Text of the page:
The reception was interesting; we were close to my eldest sister’s place of employment, King Norman’s Kingdom of Toys, on Clement Street, so we dropped by and told her what we had just done. After she got off work, she stopped at a local bakery for a cake. I believe that she bought some champagne for a toast. I do not remember who attended our “reception” at such short notice, because we have no pictures of the event. I think that my sister took some that day, but I don’t know where they’ve gotten to. There are very few pictures of my life during those years, so I have to rely mostly on memory. Cherish pictures from your distant past, people – they’re instant memory-boosters, and you’ll never forget a face, no matter how much it changes over the years.
So I became a wife, and while he worked, I played. Shortly after that, we moved into a flat in the Sunset District with my brother Kevin, and one of my sisters. It seems that I was partying just about every day, and there was a live band in the living room almost every night. My brother had chosen to play a lot of blues and rock n’ roll, rather than classical, and he was extremely good at it. He still is. A local legend in these parts, he has toured the world, is still playing the clubs, performs at private parties at wineries and homes all over the Bay Area, and records in studios with various artists. I could name a pretty impressive list of people he’s played with (and for), but you wouldn’t believe me anyway. I became very close to Kevin. I roadied for him as much as possible, even though I wasn’t 21 yet, lugging his amps up stairs and onto stages, and dancing like a fool with the audience. What fun we had! Most of the time.
We were on the road at 4 am, coming home from a gig in Ukiah one morning, when we decided to stop at the Jack-in-the-Box on Lombard St. There were a couple of young men that must have visited San Francisco with the sole mission to find someone to gay-bash, because they arbitrarily decided Kevin was gay and I was lesbian. They began yelling it at us in the parking lot. One of them knocked Kevin out, and he fell partially under their car, and then they advanced on me, calling me a dyke, telling me I didn’t deserve to live – I thought I was going to die, I thought Kevin was dead – I was so panicked. It brought back to me so many instances when I was not in control of the situation, when someone wanted to do me harm for no good reason – I seriously do not remember what happened next. This has occurred a few times already in my life, when the stress was so great that I either just blacked out or saw red until the situation was over. All I know is that my brother had revived, the violent, evil, bigoted jerks were driving away, and I was unhurt. We didn’t stop there again.
I still wonder what the hell is wrong with people that feel the need to gang up on complete strangers, simply to feel powerful and validated. They need to go do something heroic – not evil, to reach that place. One thing I never did, that I wouldn’t allow myself to do, was bully someone. Some people would disagree, because they don’t know the difference between bullying and a good, rousing argument. But I know the difference, and I would never set out to hurt someone deliberately. I never stole anything from anyone, either. I know what it’s like to have nothing, and to work for something, and then for someone to come along and claim it as theirs, or simply take it. I don’t understand people who don’t hesitate to cross that line.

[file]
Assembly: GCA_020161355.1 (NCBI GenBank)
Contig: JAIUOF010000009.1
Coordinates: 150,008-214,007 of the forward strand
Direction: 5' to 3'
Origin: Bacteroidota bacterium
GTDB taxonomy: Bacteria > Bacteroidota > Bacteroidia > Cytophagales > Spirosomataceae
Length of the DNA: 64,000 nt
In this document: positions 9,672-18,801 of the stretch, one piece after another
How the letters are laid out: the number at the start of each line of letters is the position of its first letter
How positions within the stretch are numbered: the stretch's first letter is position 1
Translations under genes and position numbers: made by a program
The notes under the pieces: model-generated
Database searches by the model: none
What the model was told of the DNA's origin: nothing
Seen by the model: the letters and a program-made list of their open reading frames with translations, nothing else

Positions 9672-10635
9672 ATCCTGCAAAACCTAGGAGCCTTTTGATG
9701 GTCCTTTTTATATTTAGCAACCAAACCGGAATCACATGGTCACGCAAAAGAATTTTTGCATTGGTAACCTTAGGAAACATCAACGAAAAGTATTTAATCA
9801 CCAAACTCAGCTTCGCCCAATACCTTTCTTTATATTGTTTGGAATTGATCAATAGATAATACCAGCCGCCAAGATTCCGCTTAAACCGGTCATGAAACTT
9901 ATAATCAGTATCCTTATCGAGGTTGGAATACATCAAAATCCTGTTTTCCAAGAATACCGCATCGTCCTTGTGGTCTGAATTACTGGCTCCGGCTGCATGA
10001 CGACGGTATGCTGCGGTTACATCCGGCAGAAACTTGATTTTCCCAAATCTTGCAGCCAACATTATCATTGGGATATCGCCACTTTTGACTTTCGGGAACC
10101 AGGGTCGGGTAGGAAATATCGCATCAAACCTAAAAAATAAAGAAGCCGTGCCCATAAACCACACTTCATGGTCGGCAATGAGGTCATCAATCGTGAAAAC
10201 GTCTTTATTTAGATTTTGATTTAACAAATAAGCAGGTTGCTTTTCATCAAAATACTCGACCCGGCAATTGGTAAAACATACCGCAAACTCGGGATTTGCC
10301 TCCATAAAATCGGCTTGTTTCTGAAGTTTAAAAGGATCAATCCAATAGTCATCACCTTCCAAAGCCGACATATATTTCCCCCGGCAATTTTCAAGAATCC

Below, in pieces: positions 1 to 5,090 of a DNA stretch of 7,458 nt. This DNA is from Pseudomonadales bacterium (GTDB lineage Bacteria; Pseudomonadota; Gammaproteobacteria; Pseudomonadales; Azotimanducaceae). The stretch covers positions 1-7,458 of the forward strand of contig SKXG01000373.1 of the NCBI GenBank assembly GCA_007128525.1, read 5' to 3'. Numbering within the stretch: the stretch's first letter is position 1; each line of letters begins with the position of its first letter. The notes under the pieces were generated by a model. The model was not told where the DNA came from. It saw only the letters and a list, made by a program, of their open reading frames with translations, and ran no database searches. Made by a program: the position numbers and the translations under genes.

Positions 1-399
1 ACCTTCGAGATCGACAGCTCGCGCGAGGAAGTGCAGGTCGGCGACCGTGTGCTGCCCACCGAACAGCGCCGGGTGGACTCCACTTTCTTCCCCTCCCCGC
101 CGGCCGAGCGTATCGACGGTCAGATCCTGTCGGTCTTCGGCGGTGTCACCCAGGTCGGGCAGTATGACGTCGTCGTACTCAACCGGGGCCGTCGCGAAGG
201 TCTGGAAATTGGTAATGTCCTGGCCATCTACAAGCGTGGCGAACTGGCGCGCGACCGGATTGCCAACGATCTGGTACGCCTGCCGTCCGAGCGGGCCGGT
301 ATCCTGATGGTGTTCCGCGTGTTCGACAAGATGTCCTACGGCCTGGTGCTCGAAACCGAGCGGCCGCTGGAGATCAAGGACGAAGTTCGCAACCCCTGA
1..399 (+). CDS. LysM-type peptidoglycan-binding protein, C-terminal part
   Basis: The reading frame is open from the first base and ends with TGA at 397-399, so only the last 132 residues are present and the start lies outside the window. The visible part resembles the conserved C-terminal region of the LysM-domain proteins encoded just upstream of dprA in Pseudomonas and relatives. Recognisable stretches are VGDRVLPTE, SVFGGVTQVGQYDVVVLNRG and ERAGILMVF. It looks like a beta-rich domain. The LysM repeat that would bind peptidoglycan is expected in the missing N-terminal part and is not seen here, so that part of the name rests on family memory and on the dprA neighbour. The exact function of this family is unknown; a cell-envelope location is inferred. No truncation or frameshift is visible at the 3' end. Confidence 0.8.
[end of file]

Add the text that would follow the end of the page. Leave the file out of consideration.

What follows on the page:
There’s an argument that some have a genetic disposition to do this or that, to be empathetic or incapable of compassion – from my perspective, it’s hard to fathom. Aren’t those people considered sociopathic? Shouldn’t there be some sort of intervention when a person goes out of their way to harm others? So many are walking the streets today, with so many more being birthed every day, because their parents are afflicted with the same disorder. No wonder the world has gone to hell. After all of the hard-won advances in civil and social rights of the 60’s and 70’s, corporate rule is dissolving the laws that protected us from another’s greed, hatred and ignorance, and everyone’s now living in survival mode, in their own little bubble, insulated from reality, plugged into the Matrix of media and entertainment and marketing tactics, not wanting to step outside the bounds of what they’re used to – even though it’s not real, not healthy, not natural, and not where humanity needs to be heading as a whole. So many are socked into this “alternate reality” that anyone who reminds them it’s not real is ridiculed, even brutalized. The people in the Matrix are actually supporting the destruction of our infrastructure and social welfare with their votes, because they’ve been convinced by media that night is day, and the sky is pink. They’re literally angry at the weak, needy, and almost anyone who is different, and lately, to the point of promoting violence. If you’re not exposed to alternative media, you won’t understand or agree with a word of this paragraph, most likely. I plan on getting more in-depth into social politics later, so be warned.
I think that the above was a deliberate diversion from the subject. Back to my marriage. To be honest, I lived as if I wasn’t really married, which goes back to the wall/disconnect I had created in the past. I know my husband was devastated when he realized it, a few years into our union. I was always looking for affection, and I know that my behavior stemmed from my childhood experiences. Though I did not deliberately set out to hurt Steve, I succeeded in doing so, and quite thoroughly.
By the time I walked out of his life for good, he had hit bottom. I can’t get into the details, it would be too painful; but it was as bad as it gets, and after attending Narcotics Anonymous for awhile, he cleaned himself up, found a woman in the program that would love him for who he was, and asked for a divorce through his step-father, who was an attorney. We were together for, at the most, six years, but married for sixteen and a half. Neither of us filed for divorce during all that time, maybe with him thinking I might grow up, and me thinking that he was still connected to me somehow, which made me feel safe, for whatever reason. I was actually pleased to receive and sign the papers all those years later, in hopes that Steve would have a chance at happiness, finally. He moved to Oregon with his new wife, by all accounts, and I never heard from him again. I search sometimes online for his name, hoping not to discover an obituary or other bad news, but there’s nothing. It’s as if he never existed. He’s probably very happy with that. I truly hope so. He was a good man surrounded by a shitload of crazy people and situations. Some thrive in that environment, but not Steve. Well-wishes, wherever you are. BTW, I still use your last name.